El Salvador’s Bukele, an avid Twitter user, hit back fast with his own Spanish-language tweet. “Look ma’am, did you read that the children are from ECUADOR and not from EL SALVADOR? Also, this happened on the border of Mexico with the United States. What does El Salvador have to do with this?”

The Salvadoran president then told Torres that she should buy some glasses with a portion of her “financier’s checks.”

But Bukele, at 39 the youngest president in Latin America, is extremely popular. He is often seen wearing a backward baseball cap and sports clothes, and his Nuevas Ideas (New Ideas) party won big in last month’s legislative elections, taking control of the national legislature.

Torres, one of Bukele’s leading critics, kept up the tweet for tweet — this time in English — calling the crisis at the U.S.-Mexico border the result of “narcissistic dictators like you interested in being ‘cool’ while people flee by the 1000s & die by the 100s.”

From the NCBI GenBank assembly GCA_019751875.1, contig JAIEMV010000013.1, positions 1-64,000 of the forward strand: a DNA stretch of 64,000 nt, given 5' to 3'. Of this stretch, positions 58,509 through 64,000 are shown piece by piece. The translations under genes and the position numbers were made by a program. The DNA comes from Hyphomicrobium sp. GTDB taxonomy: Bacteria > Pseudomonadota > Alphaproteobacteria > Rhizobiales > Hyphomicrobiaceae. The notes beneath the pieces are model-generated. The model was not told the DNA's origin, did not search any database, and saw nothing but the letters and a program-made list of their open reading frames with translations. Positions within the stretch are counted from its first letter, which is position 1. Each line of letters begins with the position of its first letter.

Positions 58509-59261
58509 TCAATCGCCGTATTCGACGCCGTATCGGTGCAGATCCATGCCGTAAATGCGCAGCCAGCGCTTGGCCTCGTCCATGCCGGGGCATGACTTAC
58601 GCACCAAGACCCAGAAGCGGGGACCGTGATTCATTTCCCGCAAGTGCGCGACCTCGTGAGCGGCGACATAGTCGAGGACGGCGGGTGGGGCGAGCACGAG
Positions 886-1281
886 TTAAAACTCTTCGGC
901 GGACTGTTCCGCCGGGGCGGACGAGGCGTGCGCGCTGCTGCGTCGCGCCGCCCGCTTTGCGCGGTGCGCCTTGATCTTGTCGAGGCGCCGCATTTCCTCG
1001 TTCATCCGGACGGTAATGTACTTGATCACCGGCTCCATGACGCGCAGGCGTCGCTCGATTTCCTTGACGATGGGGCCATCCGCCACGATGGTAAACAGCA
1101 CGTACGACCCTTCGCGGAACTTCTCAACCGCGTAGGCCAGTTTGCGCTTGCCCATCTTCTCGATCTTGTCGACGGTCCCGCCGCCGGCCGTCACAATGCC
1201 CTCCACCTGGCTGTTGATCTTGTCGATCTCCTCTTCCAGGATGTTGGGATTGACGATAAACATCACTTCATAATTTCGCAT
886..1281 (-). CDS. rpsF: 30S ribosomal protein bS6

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Katherine Díaz, Salvadorian Surfing Star and Olympic Hopeful, Died After Being Struck By Lightening

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Katherine Díaz, Salvadorian Surfing Star and Olympic Hopeful, Died After Being Struck By Lightening

Photo via isasurfing/Instagram

A tragedy born from a freak accident is rocking El Salvador’s athletic community today. On Friday, El Salvador surfing star and Olympic hopeful, Katherine Diaz, died after being struck by lightening. She was training for an Olympic qualifier.

According to reports, lightning struck and killed 22-year-old Katherine Díaz right after she entered the water at El Tunco beach.

“Katherine came over to hug her [friend], as soon as she finished hugging her, the noise was heard,” her uncle Beto Dia “She, the friend, was thrown by the force of the lightning strike too, the board threw me back. Katherine died instantly.”